Helping Your Patients Save Money

The prices of prescription drugs have skyrocketed over the years, leaving many of your patients in a pickle wondering how they’ll afford their prescription medications. Especially those patients who need them the most.

KFF polling from July 2023 found that more than one in four adults taking prescription drugs report difficulty affording their medication, including 40% of those with household incomes of less than $40,000 per year. Additionally, 88% of Americans favored limiting how much drug companies can increase the price for prescription drugs each year to no more than the rate of inflation.

The number of older adults who say they can’t afford their prescription medications has grown, according to a study published in JAMA Network Open. Approximately one in five adults aged 65 and up skipped, delayed, took less medication than prescribed, or took someone else’s medication last year due to the cost.

Show your patients how to navigate the prices of their prescription drugs. By saving them money, they’re less likely to have to choose between their medications and other necessities. As a result, their medication adherence can increase when medications are affordable. In turn, this leads to better health outcomes and may also help reduce patients’ stress levels.

Don’t worry. You don’t have to lose money to help patients save money. In fact, by helping patients save money, you’re helping your pharmacy business. Here’s how:

  • Increasing customer loyalty
    A variety of factors influence purchasing decisions. However, price is still the most important factor for consumers. Helping your patients get the lowest price on their prescriptions will keep them coming back.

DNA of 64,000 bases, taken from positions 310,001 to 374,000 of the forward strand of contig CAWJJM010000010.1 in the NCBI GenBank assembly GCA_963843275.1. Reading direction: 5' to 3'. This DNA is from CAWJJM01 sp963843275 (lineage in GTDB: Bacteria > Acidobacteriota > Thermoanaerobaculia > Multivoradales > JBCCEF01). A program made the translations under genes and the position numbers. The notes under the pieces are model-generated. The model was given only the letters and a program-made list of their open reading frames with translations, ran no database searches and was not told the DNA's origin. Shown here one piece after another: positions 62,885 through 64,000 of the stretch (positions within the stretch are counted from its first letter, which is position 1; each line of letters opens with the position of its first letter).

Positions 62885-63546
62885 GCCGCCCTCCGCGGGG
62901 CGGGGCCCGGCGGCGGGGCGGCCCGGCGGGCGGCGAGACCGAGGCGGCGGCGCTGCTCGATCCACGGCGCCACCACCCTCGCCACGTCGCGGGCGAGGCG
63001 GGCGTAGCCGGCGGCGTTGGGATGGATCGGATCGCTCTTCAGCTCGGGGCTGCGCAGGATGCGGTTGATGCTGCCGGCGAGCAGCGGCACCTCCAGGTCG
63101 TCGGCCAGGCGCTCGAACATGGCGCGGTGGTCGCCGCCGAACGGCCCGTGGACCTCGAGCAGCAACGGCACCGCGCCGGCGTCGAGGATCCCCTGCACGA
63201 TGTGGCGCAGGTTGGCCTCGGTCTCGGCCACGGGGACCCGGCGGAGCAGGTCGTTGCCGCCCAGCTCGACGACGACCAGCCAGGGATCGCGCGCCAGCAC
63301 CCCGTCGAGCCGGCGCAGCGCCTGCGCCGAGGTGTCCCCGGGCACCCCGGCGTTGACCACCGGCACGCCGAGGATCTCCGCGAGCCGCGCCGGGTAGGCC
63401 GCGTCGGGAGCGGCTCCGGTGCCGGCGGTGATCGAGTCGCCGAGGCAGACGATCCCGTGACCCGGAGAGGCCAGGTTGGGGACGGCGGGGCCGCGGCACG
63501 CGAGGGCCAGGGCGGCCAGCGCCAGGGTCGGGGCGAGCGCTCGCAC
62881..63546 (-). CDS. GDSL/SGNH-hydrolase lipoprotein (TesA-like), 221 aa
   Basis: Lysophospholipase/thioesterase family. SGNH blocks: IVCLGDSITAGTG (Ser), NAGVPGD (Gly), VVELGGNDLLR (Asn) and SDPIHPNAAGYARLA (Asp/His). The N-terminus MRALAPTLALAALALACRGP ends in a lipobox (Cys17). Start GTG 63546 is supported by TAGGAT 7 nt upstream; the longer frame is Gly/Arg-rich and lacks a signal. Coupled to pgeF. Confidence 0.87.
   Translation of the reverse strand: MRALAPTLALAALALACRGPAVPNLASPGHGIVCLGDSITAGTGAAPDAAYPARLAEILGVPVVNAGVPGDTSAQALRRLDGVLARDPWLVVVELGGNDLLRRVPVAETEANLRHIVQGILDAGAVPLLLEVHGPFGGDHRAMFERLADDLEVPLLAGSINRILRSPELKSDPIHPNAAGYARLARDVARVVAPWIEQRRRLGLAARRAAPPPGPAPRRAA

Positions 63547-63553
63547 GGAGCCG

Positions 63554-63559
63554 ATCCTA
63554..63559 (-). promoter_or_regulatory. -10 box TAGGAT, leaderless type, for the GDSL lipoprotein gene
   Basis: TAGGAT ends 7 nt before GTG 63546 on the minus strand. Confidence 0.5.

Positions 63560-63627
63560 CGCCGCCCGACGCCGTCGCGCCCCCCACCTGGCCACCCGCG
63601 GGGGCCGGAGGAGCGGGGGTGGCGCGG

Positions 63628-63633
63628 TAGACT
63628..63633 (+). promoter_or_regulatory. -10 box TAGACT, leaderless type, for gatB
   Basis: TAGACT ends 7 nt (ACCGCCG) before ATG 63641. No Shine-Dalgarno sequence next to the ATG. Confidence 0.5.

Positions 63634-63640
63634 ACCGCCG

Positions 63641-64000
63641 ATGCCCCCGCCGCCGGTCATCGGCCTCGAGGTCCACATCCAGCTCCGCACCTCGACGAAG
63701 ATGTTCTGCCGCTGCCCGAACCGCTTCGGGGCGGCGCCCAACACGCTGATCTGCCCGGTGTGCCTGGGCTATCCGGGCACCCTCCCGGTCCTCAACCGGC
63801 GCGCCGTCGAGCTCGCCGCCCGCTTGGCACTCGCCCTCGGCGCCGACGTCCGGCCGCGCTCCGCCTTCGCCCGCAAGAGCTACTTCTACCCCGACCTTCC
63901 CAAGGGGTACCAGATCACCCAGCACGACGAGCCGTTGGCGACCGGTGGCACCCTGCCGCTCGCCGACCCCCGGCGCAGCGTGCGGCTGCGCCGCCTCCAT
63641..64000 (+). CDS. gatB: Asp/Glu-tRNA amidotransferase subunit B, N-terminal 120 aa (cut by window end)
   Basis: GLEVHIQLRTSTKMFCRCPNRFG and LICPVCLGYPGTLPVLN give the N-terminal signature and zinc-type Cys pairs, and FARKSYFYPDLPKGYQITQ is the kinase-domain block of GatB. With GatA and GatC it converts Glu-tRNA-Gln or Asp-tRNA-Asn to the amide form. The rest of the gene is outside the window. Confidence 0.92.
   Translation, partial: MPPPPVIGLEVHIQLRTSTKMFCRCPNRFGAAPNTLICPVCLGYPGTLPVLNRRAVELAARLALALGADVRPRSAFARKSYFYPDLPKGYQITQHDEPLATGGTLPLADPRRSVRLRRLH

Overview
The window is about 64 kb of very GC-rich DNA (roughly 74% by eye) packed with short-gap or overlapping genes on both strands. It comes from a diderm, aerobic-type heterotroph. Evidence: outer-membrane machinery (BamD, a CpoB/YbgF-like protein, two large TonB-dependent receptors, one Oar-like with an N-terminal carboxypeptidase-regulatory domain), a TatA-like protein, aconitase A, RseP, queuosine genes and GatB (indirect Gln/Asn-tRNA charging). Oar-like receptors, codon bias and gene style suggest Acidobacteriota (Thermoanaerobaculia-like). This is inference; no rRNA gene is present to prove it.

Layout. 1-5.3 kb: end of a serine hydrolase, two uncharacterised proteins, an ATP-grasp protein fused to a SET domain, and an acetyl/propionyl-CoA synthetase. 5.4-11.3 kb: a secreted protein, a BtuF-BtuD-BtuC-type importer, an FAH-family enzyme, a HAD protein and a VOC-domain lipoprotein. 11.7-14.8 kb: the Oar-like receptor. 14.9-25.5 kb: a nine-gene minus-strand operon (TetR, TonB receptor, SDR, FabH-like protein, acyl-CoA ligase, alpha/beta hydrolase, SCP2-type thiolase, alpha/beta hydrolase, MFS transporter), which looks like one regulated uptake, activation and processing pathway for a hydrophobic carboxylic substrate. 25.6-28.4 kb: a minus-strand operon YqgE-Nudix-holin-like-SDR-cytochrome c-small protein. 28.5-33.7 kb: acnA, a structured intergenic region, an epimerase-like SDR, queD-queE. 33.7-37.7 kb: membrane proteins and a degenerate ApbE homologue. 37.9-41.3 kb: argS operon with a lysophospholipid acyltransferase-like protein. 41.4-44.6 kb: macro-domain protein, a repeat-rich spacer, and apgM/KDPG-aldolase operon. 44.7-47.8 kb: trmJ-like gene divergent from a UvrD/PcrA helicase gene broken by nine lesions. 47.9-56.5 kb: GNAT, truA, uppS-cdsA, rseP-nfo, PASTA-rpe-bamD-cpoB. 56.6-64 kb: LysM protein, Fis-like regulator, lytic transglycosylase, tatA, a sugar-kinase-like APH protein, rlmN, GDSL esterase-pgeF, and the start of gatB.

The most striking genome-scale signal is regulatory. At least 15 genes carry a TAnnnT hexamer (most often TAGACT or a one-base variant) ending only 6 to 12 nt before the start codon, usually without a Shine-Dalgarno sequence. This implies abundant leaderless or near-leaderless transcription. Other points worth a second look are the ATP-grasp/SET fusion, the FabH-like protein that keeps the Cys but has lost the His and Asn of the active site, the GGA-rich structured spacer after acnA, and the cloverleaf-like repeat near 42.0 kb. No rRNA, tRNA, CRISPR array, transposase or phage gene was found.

• Building patients’ trust
    Your patients notice when you go out of your way or sacrifice profit for them. The personal attention you give them sets you apart from national chain and big-box stores. In fact, going out of your way to make their lives easier shows patients you prioritize their well-being.
  • Boosting prescription count
    When you make medications more affordable, the likelihood of patients picking up their prescriptions increases. Plus, you won’t have to waste time and effort to return the abandoned prescriptions to stock and avoid the headaches of inventory control.
  • Helping your patients save money on medication
    According to the Office of the Assistant Secretary for Planning and Evaluation, during the 12-month period from July 2021 to July 2022, 1,216 products increased in price and exceeded the inflation rate of 8.5% for that time period. The average price increase for these drugs was 31.6%. In 2022, there were drugs that increased by more than $20,000 or 500%.

The good news is that in October 2022, the Inflation Reduction Act introduced a new requirement for manufacturers to pay rebates to Medicare for Part D drugs whose price increases exceeded inflation. This was designed to reduce the frequency and size of drug price increases.

As an independent pharmacist, you’re in a perfect position to save your patients money. You’re already in tune with their needs, and perfectly positioned to bridge the gap between healthcare consumers and the complicated world of pharmaceuticals. Here are some ways you can help your patients save: